Co-Lab was from Thursday to Saturday last week (here is Literacy Quebec's facebook announcement in case you missed it). Literacy Quebec was exhilarated to be a part of this great event that encouraged young people to work together with six organisations (Bishop's University, CEDEC, Phelps Helps, CASA Gaspé, Y4Y Quebec, Literacy Quebec), adding their touch of innovation to current community projects.
During the event, several issues were tackled, yet at the heart of each was the ultimate question of whether the English speaking young residents of Quebec can find a job in the province (check out these CBC interviews: Is there a future for young Anglos in rural Quebec? and Six young anglophones share their hopes and worries about their future in Quebec). Although many young English-speakers are feeling the pressure of finding a job in this province, our experience working with our team of three dynamic Bishop’s university students proved that the future is bright.
The three participants on our team, Yasmine, Victoria and Catherine joined forces with Gabrielle and I to find the most effective way to maximise the outreach of our Family Literacy Toolkit. We also challenged them to find creative ways to distribute our Toolkit among our member organizations while enhancing the presence of a safe community support.
Once the trio had been briefed on the story and goals of the toolkit, they took the project to the next level. They brainstormed the best ideas for the distribution of the toolkit both online and within community spaces such as the offices of our member organisations.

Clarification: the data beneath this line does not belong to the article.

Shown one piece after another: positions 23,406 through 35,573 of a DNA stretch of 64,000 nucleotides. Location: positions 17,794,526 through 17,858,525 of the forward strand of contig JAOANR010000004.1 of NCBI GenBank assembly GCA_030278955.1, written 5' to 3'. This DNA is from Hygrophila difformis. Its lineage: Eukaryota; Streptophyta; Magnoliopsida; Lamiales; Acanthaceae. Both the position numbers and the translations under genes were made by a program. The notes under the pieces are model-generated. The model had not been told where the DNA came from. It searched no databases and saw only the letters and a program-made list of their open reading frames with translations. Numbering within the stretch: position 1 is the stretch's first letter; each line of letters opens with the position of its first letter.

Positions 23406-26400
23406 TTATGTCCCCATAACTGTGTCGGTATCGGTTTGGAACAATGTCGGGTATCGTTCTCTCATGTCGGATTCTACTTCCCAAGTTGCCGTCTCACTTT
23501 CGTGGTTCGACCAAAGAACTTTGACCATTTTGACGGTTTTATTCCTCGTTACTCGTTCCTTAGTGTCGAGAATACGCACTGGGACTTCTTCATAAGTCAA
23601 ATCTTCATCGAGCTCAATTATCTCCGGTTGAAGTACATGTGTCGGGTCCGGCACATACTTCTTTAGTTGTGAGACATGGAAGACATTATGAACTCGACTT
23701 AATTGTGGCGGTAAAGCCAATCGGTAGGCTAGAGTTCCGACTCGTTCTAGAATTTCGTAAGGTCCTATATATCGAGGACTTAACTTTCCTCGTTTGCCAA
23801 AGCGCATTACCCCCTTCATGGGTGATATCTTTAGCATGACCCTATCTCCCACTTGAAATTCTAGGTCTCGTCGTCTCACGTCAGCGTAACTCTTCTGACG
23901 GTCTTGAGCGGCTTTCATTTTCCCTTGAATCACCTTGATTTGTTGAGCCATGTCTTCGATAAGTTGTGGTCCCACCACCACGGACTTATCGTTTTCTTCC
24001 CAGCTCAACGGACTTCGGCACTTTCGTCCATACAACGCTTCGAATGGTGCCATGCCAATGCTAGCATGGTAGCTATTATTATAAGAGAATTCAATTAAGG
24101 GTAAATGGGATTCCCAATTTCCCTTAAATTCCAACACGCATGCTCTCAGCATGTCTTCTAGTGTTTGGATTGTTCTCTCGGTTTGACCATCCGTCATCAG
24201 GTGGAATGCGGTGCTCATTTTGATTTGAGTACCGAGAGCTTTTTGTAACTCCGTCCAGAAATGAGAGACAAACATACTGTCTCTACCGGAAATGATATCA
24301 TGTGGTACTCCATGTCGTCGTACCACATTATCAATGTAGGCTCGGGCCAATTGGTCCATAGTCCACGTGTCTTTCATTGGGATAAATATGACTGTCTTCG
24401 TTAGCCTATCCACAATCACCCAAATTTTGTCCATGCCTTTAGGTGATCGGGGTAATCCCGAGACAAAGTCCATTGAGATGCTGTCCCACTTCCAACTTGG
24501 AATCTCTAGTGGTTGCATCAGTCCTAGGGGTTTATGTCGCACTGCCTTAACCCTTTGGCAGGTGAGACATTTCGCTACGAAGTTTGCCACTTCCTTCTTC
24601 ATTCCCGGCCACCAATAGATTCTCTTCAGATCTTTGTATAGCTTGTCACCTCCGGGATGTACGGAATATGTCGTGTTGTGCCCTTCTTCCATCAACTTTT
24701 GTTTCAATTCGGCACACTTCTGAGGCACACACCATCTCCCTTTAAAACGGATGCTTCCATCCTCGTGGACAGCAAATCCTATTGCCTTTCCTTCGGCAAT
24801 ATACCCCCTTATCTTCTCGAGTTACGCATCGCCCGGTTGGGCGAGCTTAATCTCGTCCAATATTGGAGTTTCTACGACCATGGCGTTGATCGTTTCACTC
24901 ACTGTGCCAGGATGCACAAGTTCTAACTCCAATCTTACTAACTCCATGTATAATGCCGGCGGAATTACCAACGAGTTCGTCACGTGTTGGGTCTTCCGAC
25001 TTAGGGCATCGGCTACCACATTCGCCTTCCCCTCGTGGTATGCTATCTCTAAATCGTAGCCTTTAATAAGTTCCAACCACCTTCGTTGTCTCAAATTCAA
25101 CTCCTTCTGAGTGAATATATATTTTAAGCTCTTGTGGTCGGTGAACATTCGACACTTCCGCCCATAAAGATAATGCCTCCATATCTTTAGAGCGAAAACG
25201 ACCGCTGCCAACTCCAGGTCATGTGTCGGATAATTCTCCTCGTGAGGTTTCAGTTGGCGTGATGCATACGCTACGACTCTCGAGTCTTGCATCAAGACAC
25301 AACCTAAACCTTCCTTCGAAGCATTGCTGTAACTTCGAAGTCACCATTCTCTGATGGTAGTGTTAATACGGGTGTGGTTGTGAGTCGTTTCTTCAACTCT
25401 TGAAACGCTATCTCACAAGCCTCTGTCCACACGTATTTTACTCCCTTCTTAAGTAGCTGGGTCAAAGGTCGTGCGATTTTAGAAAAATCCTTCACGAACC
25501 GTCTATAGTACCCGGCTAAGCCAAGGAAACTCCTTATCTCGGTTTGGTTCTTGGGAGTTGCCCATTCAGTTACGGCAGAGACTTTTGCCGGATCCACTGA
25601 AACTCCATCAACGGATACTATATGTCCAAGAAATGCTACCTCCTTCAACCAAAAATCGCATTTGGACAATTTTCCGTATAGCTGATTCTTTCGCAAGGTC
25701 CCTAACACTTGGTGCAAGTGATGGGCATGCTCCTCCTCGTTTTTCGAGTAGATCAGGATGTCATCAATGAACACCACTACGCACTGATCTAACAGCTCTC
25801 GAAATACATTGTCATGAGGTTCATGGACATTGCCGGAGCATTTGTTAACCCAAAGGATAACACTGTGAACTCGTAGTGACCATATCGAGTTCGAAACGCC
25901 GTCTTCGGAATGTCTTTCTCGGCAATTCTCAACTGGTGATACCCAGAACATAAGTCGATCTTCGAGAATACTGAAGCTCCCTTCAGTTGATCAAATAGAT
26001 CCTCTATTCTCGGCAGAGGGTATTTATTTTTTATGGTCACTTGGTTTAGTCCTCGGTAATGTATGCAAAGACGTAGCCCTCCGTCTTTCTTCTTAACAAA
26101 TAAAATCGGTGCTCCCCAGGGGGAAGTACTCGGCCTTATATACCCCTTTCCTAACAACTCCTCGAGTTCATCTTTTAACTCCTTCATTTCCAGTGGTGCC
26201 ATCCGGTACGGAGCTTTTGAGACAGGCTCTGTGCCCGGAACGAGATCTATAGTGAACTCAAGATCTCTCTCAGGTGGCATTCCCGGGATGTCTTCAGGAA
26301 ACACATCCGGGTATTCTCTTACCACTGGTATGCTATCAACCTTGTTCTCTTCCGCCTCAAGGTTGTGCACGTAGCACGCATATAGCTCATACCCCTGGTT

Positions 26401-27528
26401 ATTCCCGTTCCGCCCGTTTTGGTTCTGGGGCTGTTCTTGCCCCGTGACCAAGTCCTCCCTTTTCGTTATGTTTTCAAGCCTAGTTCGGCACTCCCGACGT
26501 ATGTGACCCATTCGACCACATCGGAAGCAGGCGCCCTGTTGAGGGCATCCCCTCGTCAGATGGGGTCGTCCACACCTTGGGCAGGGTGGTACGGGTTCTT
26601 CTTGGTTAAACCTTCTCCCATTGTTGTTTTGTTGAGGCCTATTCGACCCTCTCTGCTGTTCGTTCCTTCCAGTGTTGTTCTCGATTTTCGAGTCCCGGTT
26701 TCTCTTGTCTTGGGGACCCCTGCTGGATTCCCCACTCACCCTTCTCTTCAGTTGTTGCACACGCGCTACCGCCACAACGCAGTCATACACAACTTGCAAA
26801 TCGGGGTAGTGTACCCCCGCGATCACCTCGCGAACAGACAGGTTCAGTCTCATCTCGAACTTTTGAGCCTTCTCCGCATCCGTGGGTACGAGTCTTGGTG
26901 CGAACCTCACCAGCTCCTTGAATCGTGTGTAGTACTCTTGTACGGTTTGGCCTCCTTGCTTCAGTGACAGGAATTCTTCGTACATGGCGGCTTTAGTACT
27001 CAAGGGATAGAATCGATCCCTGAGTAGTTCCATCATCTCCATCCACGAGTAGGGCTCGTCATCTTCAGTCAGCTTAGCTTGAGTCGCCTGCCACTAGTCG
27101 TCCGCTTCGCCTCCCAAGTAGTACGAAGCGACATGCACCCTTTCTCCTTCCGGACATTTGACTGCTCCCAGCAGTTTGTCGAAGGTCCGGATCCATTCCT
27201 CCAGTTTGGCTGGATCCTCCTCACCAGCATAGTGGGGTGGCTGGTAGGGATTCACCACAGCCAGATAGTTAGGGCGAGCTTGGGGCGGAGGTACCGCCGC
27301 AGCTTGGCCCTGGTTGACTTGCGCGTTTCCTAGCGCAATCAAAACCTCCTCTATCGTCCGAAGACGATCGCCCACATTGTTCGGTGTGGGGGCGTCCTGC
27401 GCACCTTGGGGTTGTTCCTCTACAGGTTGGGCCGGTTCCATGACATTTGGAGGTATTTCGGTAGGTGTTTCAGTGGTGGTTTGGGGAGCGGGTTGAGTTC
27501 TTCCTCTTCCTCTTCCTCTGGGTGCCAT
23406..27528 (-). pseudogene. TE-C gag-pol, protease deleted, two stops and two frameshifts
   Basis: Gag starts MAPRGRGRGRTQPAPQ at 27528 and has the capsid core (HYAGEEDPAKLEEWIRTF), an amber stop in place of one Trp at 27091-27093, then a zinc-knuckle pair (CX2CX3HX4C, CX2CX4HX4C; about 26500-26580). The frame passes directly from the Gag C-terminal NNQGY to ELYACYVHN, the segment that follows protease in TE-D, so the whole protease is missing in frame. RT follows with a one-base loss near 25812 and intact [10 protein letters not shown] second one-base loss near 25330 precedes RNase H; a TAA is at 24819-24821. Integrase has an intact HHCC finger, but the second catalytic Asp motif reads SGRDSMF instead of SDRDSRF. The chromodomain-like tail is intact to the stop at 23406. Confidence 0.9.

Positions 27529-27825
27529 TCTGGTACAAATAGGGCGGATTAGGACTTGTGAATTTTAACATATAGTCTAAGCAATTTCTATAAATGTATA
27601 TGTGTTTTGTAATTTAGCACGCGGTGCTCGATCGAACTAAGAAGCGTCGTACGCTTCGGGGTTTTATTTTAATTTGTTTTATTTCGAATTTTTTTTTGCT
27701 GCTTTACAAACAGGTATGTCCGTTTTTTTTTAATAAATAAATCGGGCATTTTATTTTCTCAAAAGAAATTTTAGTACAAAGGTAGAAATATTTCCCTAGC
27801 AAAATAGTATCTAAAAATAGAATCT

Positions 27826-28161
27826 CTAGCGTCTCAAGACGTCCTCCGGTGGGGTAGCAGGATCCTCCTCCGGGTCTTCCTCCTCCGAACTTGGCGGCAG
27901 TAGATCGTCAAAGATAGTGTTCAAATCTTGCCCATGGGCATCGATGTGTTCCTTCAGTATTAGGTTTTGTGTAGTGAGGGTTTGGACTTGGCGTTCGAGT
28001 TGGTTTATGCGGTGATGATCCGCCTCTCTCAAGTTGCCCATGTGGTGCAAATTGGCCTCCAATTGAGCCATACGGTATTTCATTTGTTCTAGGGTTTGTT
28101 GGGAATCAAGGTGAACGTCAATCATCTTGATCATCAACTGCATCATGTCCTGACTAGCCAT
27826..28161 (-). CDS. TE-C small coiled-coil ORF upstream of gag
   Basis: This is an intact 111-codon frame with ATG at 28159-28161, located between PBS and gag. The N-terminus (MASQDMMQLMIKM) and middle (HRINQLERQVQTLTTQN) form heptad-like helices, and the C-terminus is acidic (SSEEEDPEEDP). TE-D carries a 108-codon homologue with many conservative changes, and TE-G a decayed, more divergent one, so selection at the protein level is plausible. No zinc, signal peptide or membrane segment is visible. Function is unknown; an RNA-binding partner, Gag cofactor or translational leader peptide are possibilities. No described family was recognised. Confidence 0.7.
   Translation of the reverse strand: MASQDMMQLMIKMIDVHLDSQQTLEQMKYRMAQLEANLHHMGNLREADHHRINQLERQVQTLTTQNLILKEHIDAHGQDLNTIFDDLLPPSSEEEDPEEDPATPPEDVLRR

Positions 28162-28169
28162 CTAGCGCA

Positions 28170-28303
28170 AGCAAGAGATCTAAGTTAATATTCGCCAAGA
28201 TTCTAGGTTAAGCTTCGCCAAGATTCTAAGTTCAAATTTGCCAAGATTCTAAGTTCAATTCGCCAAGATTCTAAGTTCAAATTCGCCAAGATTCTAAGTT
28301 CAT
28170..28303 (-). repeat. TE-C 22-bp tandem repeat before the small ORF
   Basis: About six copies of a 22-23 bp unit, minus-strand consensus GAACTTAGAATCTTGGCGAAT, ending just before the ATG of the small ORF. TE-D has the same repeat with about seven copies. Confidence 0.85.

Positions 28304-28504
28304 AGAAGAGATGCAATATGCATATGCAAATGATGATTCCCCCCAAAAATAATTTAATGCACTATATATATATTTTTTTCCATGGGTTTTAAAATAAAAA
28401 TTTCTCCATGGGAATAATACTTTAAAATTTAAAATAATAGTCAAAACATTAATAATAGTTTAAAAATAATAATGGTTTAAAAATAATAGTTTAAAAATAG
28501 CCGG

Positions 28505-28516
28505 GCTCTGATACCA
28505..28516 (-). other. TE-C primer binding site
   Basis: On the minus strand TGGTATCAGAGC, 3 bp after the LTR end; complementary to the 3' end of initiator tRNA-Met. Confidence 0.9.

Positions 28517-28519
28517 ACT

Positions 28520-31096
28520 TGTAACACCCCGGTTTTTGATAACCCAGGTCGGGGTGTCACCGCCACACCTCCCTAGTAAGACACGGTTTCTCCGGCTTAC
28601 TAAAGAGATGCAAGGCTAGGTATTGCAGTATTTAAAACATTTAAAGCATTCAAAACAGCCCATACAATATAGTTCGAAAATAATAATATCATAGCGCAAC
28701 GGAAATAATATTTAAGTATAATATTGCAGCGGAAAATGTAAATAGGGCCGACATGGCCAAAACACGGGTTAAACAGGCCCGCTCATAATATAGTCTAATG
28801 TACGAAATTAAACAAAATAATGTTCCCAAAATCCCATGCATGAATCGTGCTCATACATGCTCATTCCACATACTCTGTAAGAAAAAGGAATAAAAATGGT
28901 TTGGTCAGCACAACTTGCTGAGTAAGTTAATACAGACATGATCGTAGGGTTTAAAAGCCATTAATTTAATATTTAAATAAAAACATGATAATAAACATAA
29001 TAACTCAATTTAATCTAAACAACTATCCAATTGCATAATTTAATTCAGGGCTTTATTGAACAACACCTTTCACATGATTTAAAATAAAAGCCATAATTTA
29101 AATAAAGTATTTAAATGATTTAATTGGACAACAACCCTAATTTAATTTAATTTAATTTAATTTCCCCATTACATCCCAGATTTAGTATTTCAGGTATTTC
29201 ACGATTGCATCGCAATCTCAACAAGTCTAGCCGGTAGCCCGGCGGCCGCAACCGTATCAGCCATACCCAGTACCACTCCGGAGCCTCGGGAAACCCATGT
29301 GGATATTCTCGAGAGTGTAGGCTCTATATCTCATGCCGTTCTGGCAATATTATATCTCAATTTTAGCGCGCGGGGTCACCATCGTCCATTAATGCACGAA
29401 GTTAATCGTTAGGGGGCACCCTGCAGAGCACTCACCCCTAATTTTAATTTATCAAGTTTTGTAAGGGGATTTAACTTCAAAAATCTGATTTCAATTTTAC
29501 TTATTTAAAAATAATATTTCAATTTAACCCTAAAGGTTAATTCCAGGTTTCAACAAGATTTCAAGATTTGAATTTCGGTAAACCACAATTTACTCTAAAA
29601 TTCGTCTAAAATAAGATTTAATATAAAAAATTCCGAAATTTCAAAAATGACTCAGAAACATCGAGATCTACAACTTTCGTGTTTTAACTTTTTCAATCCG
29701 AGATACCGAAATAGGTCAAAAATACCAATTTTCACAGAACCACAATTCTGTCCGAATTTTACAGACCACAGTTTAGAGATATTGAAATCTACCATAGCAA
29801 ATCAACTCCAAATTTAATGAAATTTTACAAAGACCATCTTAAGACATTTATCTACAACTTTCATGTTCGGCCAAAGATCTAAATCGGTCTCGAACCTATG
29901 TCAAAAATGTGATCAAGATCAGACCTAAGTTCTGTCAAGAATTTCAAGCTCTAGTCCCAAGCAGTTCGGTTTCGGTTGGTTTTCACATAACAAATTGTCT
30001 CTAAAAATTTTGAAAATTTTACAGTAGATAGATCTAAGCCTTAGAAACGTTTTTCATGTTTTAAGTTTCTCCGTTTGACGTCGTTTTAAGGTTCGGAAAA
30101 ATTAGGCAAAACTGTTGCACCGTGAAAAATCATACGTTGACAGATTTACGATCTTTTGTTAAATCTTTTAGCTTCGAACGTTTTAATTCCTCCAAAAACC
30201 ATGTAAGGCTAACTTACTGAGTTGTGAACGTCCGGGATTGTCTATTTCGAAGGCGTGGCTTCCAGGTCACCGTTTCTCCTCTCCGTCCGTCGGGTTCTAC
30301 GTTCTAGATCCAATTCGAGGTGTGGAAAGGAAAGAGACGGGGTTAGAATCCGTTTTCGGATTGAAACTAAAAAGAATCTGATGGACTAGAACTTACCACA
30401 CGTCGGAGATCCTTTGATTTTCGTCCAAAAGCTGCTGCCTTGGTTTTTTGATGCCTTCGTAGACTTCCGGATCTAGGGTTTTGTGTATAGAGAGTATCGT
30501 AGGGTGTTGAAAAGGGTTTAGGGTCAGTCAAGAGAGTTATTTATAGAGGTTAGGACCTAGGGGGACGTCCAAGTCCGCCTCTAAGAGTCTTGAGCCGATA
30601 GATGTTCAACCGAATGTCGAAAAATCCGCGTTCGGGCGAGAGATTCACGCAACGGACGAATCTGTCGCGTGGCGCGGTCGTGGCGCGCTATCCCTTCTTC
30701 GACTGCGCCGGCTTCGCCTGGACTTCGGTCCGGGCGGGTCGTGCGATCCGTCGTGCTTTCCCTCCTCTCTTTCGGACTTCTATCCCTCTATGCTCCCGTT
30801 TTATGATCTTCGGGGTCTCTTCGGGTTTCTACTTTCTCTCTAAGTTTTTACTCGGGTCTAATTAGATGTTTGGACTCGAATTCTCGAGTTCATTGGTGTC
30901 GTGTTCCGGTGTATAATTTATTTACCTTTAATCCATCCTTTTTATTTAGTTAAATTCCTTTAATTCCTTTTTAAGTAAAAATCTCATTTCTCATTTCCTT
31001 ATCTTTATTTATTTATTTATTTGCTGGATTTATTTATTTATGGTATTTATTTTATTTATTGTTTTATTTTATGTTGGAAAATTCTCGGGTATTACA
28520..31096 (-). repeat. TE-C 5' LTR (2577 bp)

They came up with an original action plan that they explained in clear words, visuals (have a look below for some of the amazing slides they put together) and demos to a panel of judges. In the end, our team did not win the competition (congratulations to the winner, Casa-Gaspe), but they impressed us with their innovative ideas, brilliant minds, and beautiful personalities as well as their active involvement in the community through the volunteering and competitive projects they take part in, despite their busy schedules. Their investment in Literacy Quebec’s mission and vision was truly inspiring and we cannot thank them enough.
Finally, what we, as Literacy Quebec learned from this experience is that
· Embracing social media together with tangible, accessible props is the way to go for Family Literacy Toolkit – stay tuned for more exciting updates!
· We need more projects and events such as the Co-Lab that encourage young people to vocalize their opinions on community matters
· Last but not least, we must listen to young people. Their ideas can change the world by building bridges that bring people together over social, economic and cultural gaps in our ever-evolving world.
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